Until next time - Fern

Monday, March 23, 2015

Our Daily Herbal Tea

For a few months now, we have each been drinking two cups of herbal tea a day. At this time, we are buying the herbs that we are using in our tea. We feel like this is a healthy addition to our diet. Here's why.




I start off with:

3 tbsp. dried dandelion root simmered in 2 quarts of water for 20 minutes. I start this time when the water is still cold. This makes a decoction.



The benefits of dandelion root include:
  • liver detoxification/tonic
  • promotes good digestion
  • good for indigestion
  • good for arthritis
  • regular use helps reduce cholesterol
  • gentle laxative
  • good for psoriasis


After the roots have simmered, I turn off the fire and add:

1 tsp. celery seed & 1 tbsp. meadowsweet, which sits and steeps for 10 minutes. Seeds, leaves and flower parts are used to make an infusion, which is the steeping process. Since the roots of the dandelion are much harder and thicker, they need to simmer to release the desired properties.

The benefits of celery seed include:
  • helps reduce high blood pressure
  • good digestive; reduces muscle spasms in the muscles of the intestinal tract
  • purifies the blood
  • helps treat arthritis
  • has anti-inflammatory properties
  • stimulates thyroid & pituitary
  • clears uric acid from painful joints
  • acts on kidneys & is a mild diuretic

The benefits of meadowsweet include:
  • antacid properties
  • astringent
  • anti-inflammatory
  • contains salicylates like aspirin
  • diuretic 
  • calming for overactive digestive system
  • helps acid stomach, heartburn, ulcers, hiatus hernia
  • helpful for rheumatism & arthritis
  • clears sandy deposits in urine





This information has been compiled from several of my herbal books. Not everyone agrees with the effectiveness of herbs upon the body. You will have to do your own research and decide for yourself what is right for you.


Last year we began harvesting and replanting dandelion seed in the herb bed, just for this tea. I know many people see them as the bane of a beautiful lawn. Every time I see them I think of the benefits they are providing our bodies. We will continue to harvest the seeds and spread them all over the herb bed. They are already up and blooming this year, so it won't be long before the seeds are ready. Now I need to learn how to harvest and dry the roots for our tea, as well as start incorporating some of the greens in our diet.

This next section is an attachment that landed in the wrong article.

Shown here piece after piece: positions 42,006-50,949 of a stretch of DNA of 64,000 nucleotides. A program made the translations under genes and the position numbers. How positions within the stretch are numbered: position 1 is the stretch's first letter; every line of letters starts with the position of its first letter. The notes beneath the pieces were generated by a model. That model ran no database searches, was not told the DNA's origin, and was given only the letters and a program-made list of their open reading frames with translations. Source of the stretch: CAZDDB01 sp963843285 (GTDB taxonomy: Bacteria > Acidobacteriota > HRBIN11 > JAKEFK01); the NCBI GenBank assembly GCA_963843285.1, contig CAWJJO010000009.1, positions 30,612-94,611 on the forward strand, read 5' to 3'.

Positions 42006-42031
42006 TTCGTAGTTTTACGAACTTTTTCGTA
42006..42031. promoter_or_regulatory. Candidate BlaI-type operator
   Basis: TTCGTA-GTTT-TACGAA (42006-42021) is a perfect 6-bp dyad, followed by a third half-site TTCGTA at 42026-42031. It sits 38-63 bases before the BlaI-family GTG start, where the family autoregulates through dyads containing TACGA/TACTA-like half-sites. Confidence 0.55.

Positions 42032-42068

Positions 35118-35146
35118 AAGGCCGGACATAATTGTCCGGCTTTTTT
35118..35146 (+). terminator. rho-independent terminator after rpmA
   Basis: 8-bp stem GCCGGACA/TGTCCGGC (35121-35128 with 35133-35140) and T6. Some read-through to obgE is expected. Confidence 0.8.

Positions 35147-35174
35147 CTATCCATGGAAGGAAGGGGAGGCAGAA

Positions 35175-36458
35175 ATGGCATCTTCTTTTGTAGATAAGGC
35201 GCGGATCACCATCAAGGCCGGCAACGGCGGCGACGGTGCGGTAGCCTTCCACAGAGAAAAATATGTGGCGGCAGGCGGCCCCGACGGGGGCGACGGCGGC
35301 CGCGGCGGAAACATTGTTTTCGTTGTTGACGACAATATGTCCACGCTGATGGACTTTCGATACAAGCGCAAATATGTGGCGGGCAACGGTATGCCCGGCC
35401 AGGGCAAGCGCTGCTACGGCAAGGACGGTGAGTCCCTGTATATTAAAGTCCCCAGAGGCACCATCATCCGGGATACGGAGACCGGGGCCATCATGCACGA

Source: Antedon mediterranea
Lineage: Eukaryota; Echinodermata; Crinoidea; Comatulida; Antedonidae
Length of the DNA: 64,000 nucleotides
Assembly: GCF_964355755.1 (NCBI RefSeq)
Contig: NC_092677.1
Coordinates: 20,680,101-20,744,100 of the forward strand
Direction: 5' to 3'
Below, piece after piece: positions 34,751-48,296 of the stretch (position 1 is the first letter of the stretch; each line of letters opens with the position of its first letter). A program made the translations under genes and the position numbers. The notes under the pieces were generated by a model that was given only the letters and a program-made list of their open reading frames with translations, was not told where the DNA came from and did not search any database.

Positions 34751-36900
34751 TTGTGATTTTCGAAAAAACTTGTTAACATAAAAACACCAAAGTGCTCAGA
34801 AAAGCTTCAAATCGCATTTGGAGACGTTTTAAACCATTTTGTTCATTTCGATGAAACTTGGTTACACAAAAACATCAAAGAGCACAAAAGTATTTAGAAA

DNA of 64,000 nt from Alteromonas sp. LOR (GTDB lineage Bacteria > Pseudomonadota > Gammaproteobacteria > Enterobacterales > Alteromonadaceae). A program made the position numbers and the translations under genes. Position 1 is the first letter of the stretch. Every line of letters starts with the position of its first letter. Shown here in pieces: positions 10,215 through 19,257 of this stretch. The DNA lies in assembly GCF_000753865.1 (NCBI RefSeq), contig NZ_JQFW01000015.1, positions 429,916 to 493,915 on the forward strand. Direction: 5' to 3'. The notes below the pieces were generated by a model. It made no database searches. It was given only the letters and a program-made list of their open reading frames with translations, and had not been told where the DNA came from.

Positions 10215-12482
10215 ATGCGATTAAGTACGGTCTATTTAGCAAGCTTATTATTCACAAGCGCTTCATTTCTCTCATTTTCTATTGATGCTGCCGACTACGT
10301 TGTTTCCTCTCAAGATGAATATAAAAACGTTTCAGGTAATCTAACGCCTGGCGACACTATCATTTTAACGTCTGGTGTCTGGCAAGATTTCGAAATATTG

May 2014


I have one meadowsweet plant established (I think, I haven't seen it yet this spring) and need to add many more to provide the amount we are currently using. 




October 2014, over wintered and is coming back out now

Celery seed may be a whole new challenge. I think I will do some more research and see if I can dry the leaves and/or stalks to use in the tea. It would be much easier for us to produce the plants than the seeds. My other research will include celeriac to see if it contains the same beneficial constituents as celery.

The lemon balm is just starting to come out now.
June 2014






We have some other things growing in the herb bed that I will be adding to a tea blend of our own. These ingredients will be chosen for the beneficial characteristics they have, as well as compatibility with other herbs. Lemon balm and peppermint are on the list for now. If I can get a good crop of chamomile and echinacea, I will add them as well. We're trying to cut down on the amount of herbs we buy, because we would rather consume those we can grow and harvest 
Peppermint, May 2014
ourselves. I still have a lot of learning to do when it comes to growing herbs, harvesting them at the appropriate time, dehydrating to retain the most benefit, and usage. This is another dream come true. I have wanted to be able to grow and use herbs for many, many years. Now I am starting down that path, and it's wonderful.

This is just one more way Frank and I are trying to reclaim our bodies from the effects of the chemicals we are bombarded with everyday. I am grateful we still have the peace and freedom to do so. The more I can learn now, the better off we will be if it ever comes down to having to make do with what we know, have and can do. I pray it doesn't reach that point, but it sure looks that way more and more every day. Learn something important this week that will benefit your family should times get hard. It's critical.

Until next time - Fern

Saturday, March 21, 2015

Trouble Is Brewing - A Re-Post

 Hello Everyone, Frank here.